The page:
But nowadays, don’t expect to still see thousands of them for some have gone dry, old, filled with trash and abandoned; unlike the preserved ancient stepwells like Chand Baori, Agrasen Ki Baoli, Rani Ki Ji Baori, and Adalaj Vav.

    Chand Baori isn’t only visited by the locals before just to get clean water for drinking and cooking. Some even had stayed here to bathe, meditate and pray because for Hindus, water is sacred and it represents the boundary between heaven and Earth.

    And didn’t you know that this not-so-popular site was actually featured in Hollywood films like “The Fall” (2006) and “The Dark Knight Rises” (Batman, 2012)?

    If you plan on going to Jaipur and head to Taj Mahal right after, get this chance right away to get off route and stop over Chand Baori which you can find through the ruined Harshad Mata temple right beside it. Going there could take you for 2 hours from Jaipur by cab, or longer especially if your driver isn’t familiar with the place. Chand Baori isn’t a popular tourist spot and even the locals may not instruct you the precise way to the stepwell, so better be sure you have enough time or better join tours that include the surprising Chand Baori.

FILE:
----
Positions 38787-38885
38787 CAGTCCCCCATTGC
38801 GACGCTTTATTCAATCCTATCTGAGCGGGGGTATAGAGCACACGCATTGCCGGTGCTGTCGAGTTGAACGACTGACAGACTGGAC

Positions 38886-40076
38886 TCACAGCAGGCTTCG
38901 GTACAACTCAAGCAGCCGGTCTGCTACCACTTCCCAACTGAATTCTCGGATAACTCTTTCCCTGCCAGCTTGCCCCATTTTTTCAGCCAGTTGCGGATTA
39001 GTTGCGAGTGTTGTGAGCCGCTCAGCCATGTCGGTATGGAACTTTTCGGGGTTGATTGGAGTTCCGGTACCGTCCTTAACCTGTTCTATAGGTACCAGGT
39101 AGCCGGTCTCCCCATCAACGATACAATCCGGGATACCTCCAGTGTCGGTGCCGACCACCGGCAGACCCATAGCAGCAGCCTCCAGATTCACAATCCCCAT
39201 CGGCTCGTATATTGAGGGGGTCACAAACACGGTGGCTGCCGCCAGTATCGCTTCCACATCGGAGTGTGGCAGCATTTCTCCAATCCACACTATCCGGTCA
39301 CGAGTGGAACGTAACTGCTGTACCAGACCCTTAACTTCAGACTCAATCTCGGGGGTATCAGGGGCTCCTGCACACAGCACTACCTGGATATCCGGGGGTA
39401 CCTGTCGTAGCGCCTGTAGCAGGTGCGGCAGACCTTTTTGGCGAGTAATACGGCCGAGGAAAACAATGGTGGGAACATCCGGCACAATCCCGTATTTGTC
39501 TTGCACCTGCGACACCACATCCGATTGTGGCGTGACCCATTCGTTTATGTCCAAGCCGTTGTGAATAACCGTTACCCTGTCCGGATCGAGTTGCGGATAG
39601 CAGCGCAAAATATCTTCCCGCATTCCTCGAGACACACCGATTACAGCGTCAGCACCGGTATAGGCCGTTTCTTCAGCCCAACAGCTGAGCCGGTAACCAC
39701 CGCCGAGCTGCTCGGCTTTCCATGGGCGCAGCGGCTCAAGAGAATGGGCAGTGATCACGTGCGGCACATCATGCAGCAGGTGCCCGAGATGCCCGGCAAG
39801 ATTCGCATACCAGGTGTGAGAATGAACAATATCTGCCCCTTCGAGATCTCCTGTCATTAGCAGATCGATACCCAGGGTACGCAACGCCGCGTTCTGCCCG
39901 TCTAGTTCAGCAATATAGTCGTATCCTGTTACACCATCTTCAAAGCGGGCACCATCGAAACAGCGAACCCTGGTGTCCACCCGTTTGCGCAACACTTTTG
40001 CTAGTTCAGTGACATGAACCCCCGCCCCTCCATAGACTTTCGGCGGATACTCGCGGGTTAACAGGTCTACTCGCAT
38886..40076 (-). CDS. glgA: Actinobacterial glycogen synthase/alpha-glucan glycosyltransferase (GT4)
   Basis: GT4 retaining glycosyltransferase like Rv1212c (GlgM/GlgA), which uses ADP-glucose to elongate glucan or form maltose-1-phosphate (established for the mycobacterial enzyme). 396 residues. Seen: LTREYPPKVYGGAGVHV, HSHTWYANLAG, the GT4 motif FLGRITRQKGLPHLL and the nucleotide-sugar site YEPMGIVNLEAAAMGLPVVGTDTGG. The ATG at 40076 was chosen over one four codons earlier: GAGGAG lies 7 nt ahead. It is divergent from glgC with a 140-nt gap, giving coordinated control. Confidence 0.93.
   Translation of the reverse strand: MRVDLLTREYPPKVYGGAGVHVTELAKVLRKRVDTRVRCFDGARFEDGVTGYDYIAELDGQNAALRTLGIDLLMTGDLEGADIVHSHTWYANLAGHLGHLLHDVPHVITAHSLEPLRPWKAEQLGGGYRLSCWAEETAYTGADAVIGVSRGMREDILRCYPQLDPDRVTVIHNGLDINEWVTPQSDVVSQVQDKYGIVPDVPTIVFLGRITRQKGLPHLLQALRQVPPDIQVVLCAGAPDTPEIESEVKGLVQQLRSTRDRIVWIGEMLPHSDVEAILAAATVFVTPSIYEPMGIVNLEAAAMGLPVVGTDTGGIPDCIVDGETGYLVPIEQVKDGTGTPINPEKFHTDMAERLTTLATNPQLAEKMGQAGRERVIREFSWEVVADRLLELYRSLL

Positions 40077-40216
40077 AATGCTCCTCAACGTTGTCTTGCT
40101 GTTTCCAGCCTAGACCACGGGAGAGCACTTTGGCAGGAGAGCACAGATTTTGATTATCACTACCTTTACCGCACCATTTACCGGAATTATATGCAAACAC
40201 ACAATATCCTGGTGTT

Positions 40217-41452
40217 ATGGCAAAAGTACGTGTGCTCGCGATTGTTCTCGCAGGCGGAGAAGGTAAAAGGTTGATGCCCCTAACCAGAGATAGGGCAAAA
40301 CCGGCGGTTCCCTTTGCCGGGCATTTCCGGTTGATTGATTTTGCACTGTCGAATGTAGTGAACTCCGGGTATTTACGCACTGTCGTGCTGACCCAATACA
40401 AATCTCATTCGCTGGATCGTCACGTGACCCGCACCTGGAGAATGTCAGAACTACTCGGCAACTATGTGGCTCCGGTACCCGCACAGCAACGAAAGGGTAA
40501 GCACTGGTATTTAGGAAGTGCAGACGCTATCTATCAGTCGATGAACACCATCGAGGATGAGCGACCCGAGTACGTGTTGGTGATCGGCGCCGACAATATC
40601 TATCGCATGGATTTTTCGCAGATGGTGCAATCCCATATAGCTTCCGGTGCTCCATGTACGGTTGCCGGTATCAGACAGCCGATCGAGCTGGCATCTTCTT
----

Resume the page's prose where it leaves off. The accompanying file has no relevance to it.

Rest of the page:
It’s best to visit the village and stepwell from October to March. Be sure that you have packed food and water for there aren’t any facilities around the area.
    Frances.
    Hello Aianawa, there is reference to the dates in this post, although after reading Ellen's thread, When The Atlantis Survivours Wake Up, and reading about Silvie's research I keep a very open mind about dates now.
    It's said these wells were dug out by hand, they are massive and very very deep the logistics of this is mind boggling.
    Frances.

    Hello Amanda, thank you for your kind words, I'm glad you enjoyed the images and the little bit of Indian history.
    Frances.
    I like my mind and the places it takes me.